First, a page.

Novel vs. Non-obvious in Patent Law

August 12, 2008 | Contact Author | By: Tony O'Lenick
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Industry expert Tony O'Lenick asks: What is the difference between novel and obvious in patent law?

According to the 35 US Code, Section 101: Whoever invents or discovers any new and useful process, machine, manufacture or composition of matter, or any new and useful improvement thereof, may obtain a patent …

This first section of the US Patent Act identifies three requirements in order for a patent to be awarded—the invention or discovery must be useful, novel and non-obvious. This first requirement, usefulness, is covered in Section 101 of the Patent Act. It is generally not an issue. The second requirement, novelty, is the heart of patentability. The third and equally important statutory requirement for awarding a patent under US law is that the claimed invention must be non-obvious.

Novelty and non-obvious are defined in Sections 102 and 103 of the US Patent Act, respectively. An invention lacks novelty when each and every one of its elements previously has been described or discovered. Those elements that have previously been described or discovered are referred to as “prior art.” The lack of novelty, also called anticipation, can thus be viewed as a “direct hit in prior art.”

Regrettably, in patent law, the concept of obviousness is far from the term's common usage. The statutory requirement of "non-obvious" is found in Section 103 and states that “obvious” subject matter is an idea that would have been obvious to a person of ordinary skill in the art. "Obvious" concepts are not patentable when the teachings of one prior art reference are viewed in combination with the teachings of one (or more) different prior art references.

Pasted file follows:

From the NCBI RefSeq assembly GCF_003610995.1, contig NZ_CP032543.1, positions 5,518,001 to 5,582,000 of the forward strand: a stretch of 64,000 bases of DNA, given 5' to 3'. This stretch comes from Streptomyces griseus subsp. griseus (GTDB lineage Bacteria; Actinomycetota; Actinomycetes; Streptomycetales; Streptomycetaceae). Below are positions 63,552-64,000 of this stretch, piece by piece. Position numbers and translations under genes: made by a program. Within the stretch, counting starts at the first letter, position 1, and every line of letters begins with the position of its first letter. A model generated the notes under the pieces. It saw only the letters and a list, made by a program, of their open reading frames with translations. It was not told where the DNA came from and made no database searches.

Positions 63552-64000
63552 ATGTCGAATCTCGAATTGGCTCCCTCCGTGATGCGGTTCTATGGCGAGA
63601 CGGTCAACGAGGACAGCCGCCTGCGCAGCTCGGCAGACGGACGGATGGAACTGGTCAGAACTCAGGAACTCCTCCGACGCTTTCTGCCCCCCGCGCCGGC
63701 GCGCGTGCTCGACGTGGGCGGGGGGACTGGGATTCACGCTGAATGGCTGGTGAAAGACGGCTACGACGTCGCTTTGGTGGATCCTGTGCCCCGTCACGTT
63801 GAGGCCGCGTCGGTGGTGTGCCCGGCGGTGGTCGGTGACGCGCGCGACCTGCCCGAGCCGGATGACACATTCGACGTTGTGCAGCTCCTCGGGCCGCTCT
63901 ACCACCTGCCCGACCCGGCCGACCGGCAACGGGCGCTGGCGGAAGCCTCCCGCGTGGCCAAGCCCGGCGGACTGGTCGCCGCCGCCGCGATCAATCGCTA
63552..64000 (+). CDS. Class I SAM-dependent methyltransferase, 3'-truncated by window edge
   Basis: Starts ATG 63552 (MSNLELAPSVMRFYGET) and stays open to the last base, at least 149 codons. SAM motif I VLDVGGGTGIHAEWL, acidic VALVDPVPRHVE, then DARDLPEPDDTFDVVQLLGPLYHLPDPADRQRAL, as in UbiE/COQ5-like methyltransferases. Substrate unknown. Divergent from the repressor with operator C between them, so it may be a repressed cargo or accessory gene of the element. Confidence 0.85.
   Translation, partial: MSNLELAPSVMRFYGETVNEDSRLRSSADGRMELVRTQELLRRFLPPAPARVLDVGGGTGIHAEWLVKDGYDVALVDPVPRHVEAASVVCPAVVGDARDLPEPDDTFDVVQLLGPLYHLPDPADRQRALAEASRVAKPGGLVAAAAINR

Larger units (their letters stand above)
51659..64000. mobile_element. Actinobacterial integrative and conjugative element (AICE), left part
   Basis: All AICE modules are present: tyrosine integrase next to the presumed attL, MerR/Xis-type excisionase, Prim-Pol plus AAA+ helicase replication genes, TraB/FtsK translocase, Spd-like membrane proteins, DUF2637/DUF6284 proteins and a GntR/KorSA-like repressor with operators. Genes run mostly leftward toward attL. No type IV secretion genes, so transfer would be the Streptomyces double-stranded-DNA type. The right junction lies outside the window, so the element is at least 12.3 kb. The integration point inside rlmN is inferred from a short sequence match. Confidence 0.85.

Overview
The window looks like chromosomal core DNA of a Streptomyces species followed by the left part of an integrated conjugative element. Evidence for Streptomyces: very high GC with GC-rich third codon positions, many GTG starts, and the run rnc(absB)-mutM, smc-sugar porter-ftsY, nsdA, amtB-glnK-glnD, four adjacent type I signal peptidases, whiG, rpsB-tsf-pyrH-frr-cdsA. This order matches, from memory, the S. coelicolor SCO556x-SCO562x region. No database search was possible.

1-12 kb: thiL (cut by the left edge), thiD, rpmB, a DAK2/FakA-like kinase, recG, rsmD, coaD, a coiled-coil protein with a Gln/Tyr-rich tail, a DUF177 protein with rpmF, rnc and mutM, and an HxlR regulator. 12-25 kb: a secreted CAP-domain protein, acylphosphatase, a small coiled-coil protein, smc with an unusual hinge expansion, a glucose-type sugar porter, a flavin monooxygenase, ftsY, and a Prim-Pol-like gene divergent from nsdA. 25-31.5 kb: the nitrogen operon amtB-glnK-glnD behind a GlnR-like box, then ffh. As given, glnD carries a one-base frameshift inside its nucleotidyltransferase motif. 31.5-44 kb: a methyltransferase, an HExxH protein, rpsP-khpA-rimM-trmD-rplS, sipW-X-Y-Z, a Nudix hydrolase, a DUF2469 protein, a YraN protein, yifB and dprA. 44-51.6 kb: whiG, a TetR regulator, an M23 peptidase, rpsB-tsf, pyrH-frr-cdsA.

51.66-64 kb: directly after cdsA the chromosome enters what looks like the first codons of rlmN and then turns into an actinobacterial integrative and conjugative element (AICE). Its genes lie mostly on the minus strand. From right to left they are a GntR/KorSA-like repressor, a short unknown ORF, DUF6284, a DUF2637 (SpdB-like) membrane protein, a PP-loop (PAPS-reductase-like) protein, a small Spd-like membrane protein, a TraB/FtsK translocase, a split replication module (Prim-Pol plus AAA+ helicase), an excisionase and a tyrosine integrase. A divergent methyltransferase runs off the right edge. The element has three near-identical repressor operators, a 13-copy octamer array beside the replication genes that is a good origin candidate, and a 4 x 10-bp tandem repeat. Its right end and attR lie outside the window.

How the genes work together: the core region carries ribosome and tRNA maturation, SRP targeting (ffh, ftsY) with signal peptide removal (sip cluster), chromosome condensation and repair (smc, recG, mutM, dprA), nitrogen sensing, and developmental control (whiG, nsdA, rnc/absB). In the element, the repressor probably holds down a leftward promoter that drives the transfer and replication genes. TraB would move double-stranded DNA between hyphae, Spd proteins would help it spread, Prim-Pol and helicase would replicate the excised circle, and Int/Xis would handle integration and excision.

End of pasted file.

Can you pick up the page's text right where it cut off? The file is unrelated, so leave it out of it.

Thus, obviousness deals with near-direct hits by a single anticipatory reference. Where every element of a patent claim is found through the combined teachings of two or more prior art references, the claimed idea is not patentable.1

The determination of what is obvious is a legal, not a technical, question. Consequently, chemists should work closely with the legal department to understand questions related to novelty or obviousness. Generally, if chemists were to define inventions in terms of what is different about them, better and clearer patents would result. Patent lawyers and inventing chemists should thus partner during the patent process.

1. L Paul and A O’Lenick, Patent Peace of Mind, Allured Publishing: Carol Stream, IL USA (2008) p 21